Vows to Restore the Promise of America
Mitt Romney tried to do something Thursday night he doesn’t always do very well. He tried to show America and the world who he really is and what he’s made of.
In the speech of his life, Mr. Romney vowed to grow the economy, create jobs and “restore the promise of America” if elected in November. But it was the personal side people were looking for, and how much of a convention bump the Republican nominee gets could depend to a large extent on whether people feel they are getting to know him better.
Mr. Romney did a credible job of delivering his speech and brought the delegates to their feet several times with rousing condemnations of President Barack Obama and his administration’s and promises of a better future. It’s worth checking to see what kind of a bump in the public opinion polls the Republican ticket gets coming out of their convention and whether Mr. Romney’s speech will stir support not just among Republicans, but undecided swing voters as well.
Clint Tries to Make Mitt’s Day
To be sure, Mr. Romney got some help from a rising star from Florida, Senator Marco Rubio, and a fading star from Hollywood, Clint Eastwood. Speaking of Clint, his skit was a bit of a mind-blower. It was more than strange to watch him standing on the podium talking to an empty chair in what was supposed to be an imagined conversation with President Obama.
The imagined conversation was, shall we say, a little disjointed. It seemed to veer toward a TV comedy show skit that ends with a guy in a white coat gently coaxing him offstage. As Clint talked to the chair, I half expected to hear a voice from backstage cry out, “Hey Clint, I’m over here!”
But at the end of the night it was Mitt Romney center-stage, a one-time moderate who governed liberal Massachusetts and now leads a Tea Party-infused Republican Party that seems to slide further right each year.
In some ways Mitt Romney is an odd fit for this party. But if he can find a way to make himself personally more appealing to voters by November 6, he just might be able to deliver the one thing that motivates Republicans day and night — denying Barack Obama and second term and taking back the White House.
Revved Up at the RNC
It’s pretty clear after a week of listening to Republicans carry on about the faults of President Obama that this party is pretty unified in its determination to deny him a second term in November. That was the driving force in the Republican primary campaign this year and became the rallying cry on the convention floor night after night here in Tampa.
The Republicans may be outwardly confident, but I detected a bit of uncertainty just below the surface.
Mitt Romney prevailed against some more conservative alternatives in the primaries because he effectively won the race to become the Republican most likely to beat President Obama. He did not win because he established himself as the new conservative icon in the mold of Ronald Reagan.
In fact, when discussing this point with Senator Jon Kyl of Arizona, he acknowledged that Mr. Romney is “not Ronald Reagan,” but then quickly added, “Who else is?”
I also got the sense talking to people here that no matter how much they dislike President Obama and his policies, they have this sneaking suspicion that the president could still pull the election out because he is seen as more likeable by voters. I think if Mr. Romney does lose in November, the Republican Party is headed for a rather chaotic period of searching for new leaders that could put the spotlight on a younger generation that includes the likes of Paul Ryan, Marco Rubio, Chris Christie and New Mexico Governor Susanna Martinez.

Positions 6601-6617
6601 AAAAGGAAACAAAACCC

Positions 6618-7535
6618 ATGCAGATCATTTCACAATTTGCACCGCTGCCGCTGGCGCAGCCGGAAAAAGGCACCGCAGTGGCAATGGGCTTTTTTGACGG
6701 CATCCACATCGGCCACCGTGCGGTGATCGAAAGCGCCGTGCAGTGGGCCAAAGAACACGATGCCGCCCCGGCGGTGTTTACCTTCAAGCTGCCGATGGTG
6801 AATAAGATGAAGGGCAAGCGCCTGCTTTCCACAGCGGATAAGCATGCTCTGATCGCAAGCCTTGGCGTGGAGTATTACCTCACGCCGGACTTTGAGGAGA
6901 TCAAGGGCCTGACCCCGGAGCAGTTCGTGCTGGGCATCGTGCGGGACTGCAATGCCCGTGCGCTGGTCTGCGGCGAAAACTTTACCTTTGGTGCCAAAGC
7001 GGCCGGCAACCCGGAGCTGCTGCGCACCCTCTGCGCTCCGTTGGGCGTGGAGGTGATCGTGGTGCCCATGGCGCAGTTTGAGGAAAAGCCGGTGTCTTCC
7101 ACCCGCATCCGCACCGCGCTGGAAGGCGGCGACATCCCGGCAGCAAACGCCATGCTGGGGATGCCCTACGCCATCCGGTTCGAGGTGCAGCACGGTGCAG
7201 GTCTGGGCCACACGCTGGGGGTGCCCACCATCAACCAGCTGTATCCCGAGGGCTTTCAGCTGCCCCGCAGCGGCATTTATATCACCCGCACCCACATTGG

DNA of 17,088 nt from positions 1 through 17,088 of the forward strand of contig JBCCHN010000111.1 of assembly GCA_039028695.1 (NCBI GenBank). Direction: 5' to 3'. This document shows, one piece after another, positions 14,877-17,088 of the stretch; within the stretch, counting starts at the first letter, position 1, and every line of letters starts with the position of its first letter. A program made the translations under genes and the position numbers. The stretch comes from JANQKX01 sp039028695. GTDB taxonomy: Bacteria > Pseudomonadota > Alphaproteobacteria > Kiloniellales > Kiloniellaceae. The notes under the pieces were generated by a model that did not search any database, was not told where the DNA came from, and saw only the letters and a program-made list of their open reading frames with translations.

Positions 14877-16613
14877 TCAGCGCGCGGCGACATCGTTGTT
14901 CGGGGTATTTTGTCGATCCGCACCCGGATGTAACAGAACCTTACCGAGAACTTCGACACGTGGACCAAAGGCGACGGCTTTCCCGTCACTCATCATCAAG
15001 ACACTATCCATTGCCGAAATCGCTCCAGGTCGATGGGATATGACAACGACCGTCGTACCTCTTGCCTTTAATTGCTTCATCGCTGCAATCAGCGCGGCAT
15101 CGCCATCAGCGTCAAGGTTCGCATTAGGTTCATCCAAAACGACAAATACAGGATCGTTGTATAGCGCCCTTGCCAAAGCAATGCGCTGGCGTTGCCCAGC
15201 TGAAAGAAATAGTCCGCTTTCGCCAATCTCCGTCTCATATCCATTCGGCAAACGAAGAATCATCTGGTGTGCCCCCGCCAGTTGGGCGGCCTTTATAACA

Immersed in Republican World
You see and hear some strange things roaming around the convention hall and especially the area they call “Radio Row,” which is located near the large media workspace area. Day in and day out, various Republican politicians, commentators and even a few Hollywood celebrities make the rounds of a few dozen booths containing predominantly conservative talk show hosts who welcome them to their programs with open arms.
One minute Senator Mitch McConnell strides in.
Over in the corner is a small scrum of reporters interviewing a relatively obscure congressman. You think you’ve seen his face but have no idea who he is. And then over on the right is the actor Jon Voight, ardent Republican and Tea Party favorite.
Down the hall, Ann Coulter holds court and tells one reporter she doesn’t like his question about what Mitt Romney “has to do” in his acceptance speech for it to succeed.
As the Coulter interview ends, two young Republican guys rush up to her to let her know that Democratic Party Chairwoman Debbie Wasserman-Schultz is just down the aisle doing media interviews. They seem offended at the sight of the head of the Democratic Party encroaching on their convention, and their tone suggests they’d like Ms. Coulter to do something about it. But she’s too busy moving on to the next talk show booth, and one potentially volatile political confrontation is averted, at least for one day.
Radio Row draws in the faithful like catnip, hoping to get a quick glimpse of Republican Party rock stars and maybe a quick handshake or, if they are really lucky, a photo. I saw one guy earlier in the week strolling through the rows of conservative talk show hosts with a big smile on his face and cell phone pressed to his ear. I couldn’t help but note how excited this gentleman was when I overheard him say, “Yeah, honey, it’s amazing. There are like no liberals here anywhere!”
The other side of the coin begins Tuesday in Charlotte, North Carolina when the Democrats open their national convention to nominate President Obama for a second term in office.